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Meet Eric Johnston of Citizens In Recovery

Today we’d like to introduce you to Eric Johnston.

So, before we jump into specific questions about the business, why don’t you give us some details about you and your story.
I was born in LA but moved around so much as a child that I had gone to 13 schools by the time I graduated from high school in the Bay Area. My parents divorced when I was six years old, my father remarried, and I saw my mother a couple of time a year as I was growing up. As a child, I never had any real parental guidance, primarily it was discipline when I did something wrong. Otherwise, I was pretty much alone to do whatever I wanted. So, I never really felt secure about myself or anything I did, and by the age of 18, I had to move out of my house. By the time I was 26, I was drinking and doing drugs on a daily basis, my spleen had enlarged, I was living in the Tenderloin in San Francisco, and my life was not going well.

I made a conscious decision to turn my life around and rely on other people that had gotten clean and sober to teach me how to do it. I started going to 12 step meetings, getting very involved and working with other people. I went back to college and graduated from SF State. After five years of sobriety, I moved to Los Angeles to be an actor. I had no idea how I was going to do it and I really had no idea who I was, but I thought that was my calling and I had to give it a shot. Although I had been sober a good amount of time, there was still a lot of stuff that was unresolved in me, and until I could deal with that I would struggle to find my true calling; and trauma is the key to all of this.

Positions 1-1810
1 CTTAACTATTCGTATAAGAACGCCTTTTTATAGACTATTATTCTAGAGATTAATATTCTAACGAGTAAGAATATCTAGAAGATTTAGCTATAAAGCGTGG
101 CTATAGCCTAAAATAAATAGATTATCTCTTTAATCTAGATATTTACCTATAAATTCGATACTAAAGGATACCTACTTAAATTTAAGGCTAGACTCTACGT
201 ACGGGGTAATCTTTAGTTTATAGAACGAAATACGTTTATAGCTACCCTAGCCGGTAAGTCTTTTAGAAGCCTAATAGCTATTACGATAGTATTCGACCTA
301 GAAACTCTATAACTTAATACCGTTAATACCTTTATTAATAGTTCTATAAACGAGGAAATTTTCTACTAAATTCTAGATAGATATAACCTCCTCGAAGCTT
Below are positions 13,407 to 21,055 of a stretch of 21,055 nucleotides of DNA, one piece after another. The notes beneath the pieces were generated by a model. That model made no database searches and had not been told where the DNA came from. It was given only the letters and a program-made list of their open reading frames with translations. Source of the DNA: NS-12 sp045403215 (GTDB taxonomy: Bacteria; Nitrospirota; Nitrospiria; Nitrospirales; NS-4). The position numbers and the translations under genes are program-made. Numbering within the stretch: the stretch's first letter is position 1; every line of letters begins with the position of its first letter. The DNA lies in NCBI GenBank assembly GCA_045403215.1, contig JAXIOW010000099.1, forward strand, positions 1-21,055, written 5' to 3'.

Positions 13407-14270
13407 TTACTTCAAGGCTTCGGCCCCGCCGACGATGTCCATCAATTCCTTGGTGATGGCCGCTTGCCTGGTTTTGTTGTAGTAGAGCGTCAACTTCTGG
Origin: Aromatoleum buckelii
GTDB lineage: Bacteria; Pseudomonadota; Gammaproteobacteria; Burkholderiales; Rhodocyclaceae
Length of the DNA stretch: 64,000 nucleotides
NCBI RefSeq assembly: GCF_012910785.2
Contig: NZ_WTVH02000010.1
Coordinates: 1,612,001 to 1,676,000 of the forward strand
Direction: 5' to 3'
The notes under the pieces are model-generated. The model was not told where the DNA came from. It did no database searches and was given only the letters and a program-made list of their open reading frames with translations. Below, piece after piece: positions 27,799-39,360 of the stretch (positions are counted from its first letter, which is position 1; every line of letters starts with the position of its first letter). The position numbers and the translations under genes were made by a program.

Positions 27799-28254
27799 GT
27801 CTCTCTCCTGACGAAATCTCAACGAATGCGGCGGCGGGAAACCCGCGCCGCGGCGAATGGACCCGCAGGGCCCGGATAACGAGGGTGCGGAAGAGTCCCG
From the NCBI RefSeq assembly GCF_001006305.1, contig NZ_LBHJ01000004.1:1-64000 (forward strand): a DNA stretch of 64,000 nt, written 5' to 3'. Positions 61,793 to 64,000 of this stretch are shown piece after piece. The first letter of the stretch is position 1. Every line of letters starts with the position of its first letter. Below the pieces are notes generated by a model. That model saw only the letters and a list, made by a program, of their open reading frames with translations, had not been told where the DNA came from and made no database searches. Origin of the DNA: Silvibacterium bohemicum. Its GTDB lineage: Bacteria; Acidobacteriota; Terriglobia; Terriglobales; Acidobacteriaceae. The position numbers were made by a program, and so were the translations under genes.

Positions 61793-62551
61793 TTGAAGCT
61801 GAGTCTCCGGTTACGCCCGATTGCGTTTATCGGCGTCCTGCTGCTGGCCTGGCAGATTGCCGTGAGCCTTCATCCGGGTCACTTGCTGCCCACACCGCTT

A few years into being in LA, I started working with a therapist and started trying to uncover what was really going on with me. However, most of the time I spent in therapy was just talking about what had happened. Discovering these things only took me so far because it didn’t heal the actual internal “wounds” I suffered from the neglect and abandonment that I had endured my entire life. This was the stuff that shaped how I behaved and interacted with others on a daily basis and it would be the biggest challenge I would have to resolve. I spent many years going to therapy and talking about it until I finally found someone that could help me to actually reveal the deep, underlying causes of my emotional pain and suffering.

This is what inspired me to work with individuals who are struggling with addiction and mental health issues. I worked in corporate America and worked for a couple of startups for about 12 years, and had a little bit of acting success, but decided to move on. For the last seven years, I have been working in the drug and alcohol treatment field. I worked for a neuroscience technology company, as well, where I learned an extraordinary amount about the brain, addiction, and behavioral health.

I later became the Executive Director of an outpatient program in Long Beach where I helped build a thriving practice, helping individuals to learn about recovery, get clean and sober and resolve the traumas from their past. I was also President of the Men’s Association for Addiction Treatment for two years and was able to build a significant number of wonderful relationships that are still alive today. I now serve as President for another non-profit called The Light Fund, www.thelightfund.org, where we are helping individuals get placed in long term treatment, and if they don’t have the resources to pay for it we will subsidize it.